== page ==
Chickpea patties

Lunch: Chickpea Patties

Here’s a recipe for healthified falafel. Combine the patties with parsley, cucumbers, and cabbage—stuff them into whole wheat pita bread for an even more substantial lunch.

Snack: Your choice of fresh fruit, nuts, or seeds

Poached Cod

Dinner: Poached Cod

Cooked in tomato sauce, poached cod gets a major upgrade. It’s so easy, and the resulting fish will be incredibly flaky, moist, and exploding with flavor.

Thursday

Instant Oatmeal Recipe

Breakfast: Homemade Instant Oatmeal

Prepare a few packets ahead of time so you can take this oatmeal to-go. That way you can whip up quick, fiber-rich breakfasts without any of the additives or fillers.

Snack: Your choice of fresh fruit, nuts, or seeds

Skillet chickpea flatbread

Lunch: Chickpea Flatbread With Zucchini Salad

Want a low-carb yet tasty lunch that’ll really fill you up? Make flatbread with sprouted garbanzo bean flour and top it off with fresh veggies and herbs.

Snack: Your choice of fresh fruit, nuts, or seeds

Kale-hemp pesto recipe

Dinner: Whole Wheat Pasta With Kale-Hemp Pesto

Our unexpected take on pesto forgoes the basil and instead dares you to experiment with kale and hemp seeds. Pair it with whole wheat spaghetti and you won’t regret it—it’ll truly elevate your pasta game.

Friday

Green Smoothie Bowl

Breakfast: Green Smoothie Bowl

You’ve made it to Friday! Treat yourself to a gorgeous smoothie bowl packed with all things green: kale, spinach, cucumber, and pear.

Snack: Your choice of fresh fruit, nuts, or seeds

White Bean and Herb Zucchini Noodles

Lunch: White Bean and Herb Zucchini Noodles

Sure, some purists might tell you zucchini is not pasta. But spiralized, this veggie is an ideal substitute when you want a lighter meal. Olive oil, cannellini beans, parsley, and mint won’t let you forget this dish has “Mediterranean” written all over it.

Snack: Your choice of fresh fruit, nuts, or seeds

Honey mustard salmon with root vegetables

Dinner: Honey Mustard Salmon With Root Vegetables

Get your veggies and fatty fish with a foolproof salmon dinner you can cook on a single baking dish, in less than 30 minutes.

Saturday

Mango rose smoothie bowl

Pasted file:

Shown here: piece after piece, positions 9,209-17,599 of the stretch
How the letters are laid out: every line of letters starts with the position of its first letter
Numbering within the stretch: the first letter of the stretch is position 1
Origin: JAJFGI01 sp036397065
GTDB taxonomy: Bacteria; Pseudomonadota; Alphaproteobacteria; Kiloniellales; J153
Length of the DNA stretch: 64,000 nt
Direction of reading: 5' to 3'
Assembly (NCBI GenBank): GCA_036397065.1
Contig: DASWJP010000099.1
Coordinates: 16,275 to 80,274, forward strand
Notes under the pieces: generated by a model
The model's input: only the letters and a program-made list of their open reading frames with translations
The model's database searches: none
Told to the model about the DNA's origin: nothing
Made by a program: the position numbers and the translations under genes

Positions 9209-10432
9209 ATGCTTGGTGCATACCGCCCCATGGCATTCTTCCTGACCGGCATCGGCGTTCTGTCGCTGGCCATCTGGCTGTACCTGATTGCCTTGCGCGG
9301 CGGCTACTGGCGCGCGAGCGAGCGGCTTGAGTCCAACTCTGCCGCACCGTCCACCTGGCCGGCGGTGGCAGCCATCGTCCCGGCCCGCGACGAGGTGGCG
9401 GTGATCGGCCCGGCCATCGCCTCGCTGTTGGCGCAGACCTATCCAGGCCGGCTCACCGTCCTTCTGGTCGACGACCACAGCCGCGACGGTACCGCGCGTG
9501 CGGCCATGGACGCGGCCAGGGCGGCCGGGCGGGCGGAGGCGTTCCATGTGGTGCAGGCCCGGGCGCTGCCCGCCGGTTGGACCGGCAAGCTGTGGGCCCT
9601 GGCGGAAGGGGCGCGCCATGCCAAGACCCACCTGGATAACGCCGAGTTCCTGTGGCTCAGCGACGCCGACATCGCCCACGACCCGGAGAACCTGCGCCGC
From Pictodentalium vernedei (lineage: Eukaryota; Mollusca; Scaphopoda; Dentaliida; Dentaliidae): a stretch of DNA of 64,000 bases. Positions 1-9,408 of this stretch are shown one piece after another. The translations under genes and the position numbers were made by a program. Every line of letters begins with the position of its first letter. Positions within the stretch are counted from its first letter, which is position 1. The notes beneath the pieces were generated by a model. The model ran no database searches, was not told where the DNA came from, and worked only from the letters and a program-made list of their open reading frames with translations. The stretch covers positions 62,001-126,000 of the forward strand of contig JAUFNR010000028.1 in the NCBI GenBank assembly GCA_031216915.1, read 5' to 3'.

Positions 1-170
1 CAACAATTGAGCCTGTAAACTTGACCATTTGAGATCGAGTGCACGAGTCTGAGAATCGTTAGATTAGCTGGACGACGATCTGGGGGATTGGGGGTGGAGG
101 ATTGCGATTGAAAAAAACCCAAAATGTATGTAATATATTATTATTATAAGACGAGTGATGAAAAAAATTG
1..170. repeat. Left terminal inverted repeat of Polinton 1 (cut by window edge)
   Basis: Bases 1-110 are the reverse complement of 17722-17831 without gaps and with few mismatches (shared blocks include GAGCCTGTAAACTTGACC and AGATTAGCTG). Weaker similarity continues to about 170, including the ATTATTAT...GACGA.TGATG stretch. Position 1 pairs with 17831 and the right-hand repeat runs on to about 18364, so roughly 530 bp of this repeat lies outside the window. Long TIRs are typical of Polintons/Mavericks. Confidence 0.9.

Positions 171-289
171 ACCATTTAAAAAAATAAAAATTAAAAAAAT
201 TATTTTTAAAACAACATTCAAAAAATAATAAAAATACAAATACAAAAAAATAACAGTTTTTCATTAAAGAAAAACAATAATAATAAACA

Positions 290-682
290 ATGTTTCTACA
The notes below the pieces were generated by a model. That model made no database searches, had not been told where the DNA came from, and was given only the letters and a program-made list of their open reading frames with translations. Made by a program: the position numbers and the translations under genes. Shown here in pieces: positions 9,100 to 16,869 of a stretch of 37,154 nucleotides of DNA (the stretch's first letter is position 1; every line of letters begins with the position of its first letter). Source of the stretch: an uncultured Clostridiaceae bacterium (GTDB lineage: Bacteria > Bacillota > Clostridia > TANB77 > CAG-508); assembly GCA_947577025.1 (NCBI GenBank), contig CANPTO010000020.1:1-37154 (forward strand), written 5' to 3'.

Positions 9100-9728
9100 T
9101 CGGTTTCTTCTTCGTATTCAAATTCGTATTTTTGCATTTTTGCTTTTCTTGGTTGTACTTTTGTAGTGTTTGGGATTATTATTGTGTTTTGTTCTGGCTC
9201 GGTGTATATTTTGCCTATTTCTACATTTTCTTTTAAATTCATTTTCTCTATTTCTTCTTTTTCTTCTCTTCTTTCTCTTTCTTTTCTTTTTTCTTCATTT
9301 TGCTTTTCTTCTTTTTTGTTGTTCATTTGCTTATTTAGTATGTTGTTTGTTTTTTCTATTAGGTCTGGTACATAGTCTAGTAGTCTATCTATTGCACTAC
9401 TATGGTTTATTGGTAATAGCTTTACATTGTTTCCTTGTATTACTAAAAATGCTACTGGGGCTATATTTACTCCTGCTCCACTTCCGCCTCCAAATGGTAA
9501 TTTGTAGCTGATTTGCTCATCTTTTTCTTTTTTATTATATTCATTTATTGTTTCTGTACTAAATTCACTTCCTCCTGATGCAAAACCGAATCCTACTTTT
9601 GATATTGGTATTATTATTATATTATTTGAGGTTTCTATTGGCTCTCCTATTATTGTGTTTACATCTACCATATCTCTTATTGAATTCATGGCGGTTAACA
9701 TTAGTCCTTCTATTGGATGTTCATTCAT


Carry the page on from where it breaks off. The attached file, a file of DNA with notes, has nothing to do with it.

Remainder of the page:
Breakfast: Mango Rose Smoothie Bowl

Turning mango slices into a rose is easier than it sounds. Check out the video to see how to do it—a truly beautiful breakfast that’s perfect for Saturday morning.

Snack: Your choice of fresh fruit, nuts, or seeds

Grilled romaine salad

Lunch: Grilled Romaine Salad With Avocado-Lime Dressing

A grilled salad is like nothing you’ve ever tasted before. Think about the way a charred burger goes so well with crisp lettuce—here you get a similar flavor and texture, only without the red meat. Avocado-lime dressing makes it even better.

Roasted Red Pepper Dip

Snack: Red Pepper Walnut Dip

Got an extra five minutes on a Saturday afternoon? Try your hand at making muhammara, a popular red pepper–walnut dip commonly eaten in some areas of the region. Enjoy it with raw carrot slices or whole wheat pita.

Grilled vegan pizza

Dinner: Grilled Vegan Pizza

Mediterraneans love any excuse to get outside, so fire up the grill again for dinner. In lieu of a wood-fired oven, it’ll do the trick for making an awesome pizza. The recipe features olive oil and tapenade—two staples of Mediterranean eating.

Sunday

Sweet potato hashbrown waffles

Breakfast: Sweet Potato Hash Brown Waffle

Who says waffles have to be made with a ton of flour? Sweet potatoes are the main ingredient here to make fluffy breakfast waffles that’ll delight your taste buds and fill you up with a nutritious serving of vegetables well before lunch.

Snack: Your choice of fresh fruit, nuts, or seeds

Yogi lentil bowl

Lunch: Yogi Lentil Bowl

Quinoa and lentils join forces to provide lots of protein and energy. Packed with an array of dried spices, it’s a hearty meal that’ll warm you up.

Snack: Your choice of fresh fruit, nuts, or seeds

VegetarianLasagnaFINAL_THUMBTEXT

Dinner: Butternut Squash and Mushroom-Olive Veggie Lasagna

Skip the lasagna stuffed with melted cheese and ground beef. Instead, get your fill of veggies with an unconventional version of an Italian classic featuring butternut squash, mushrooms, and olives.

Final advice for successfully adopting the Mediterranean diet: Enjoy!

Photo credit: Paul Delmont

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This article is related to: Cooking, Diet, Grocery List, Nutrition, Raw Food Recipes, Recipe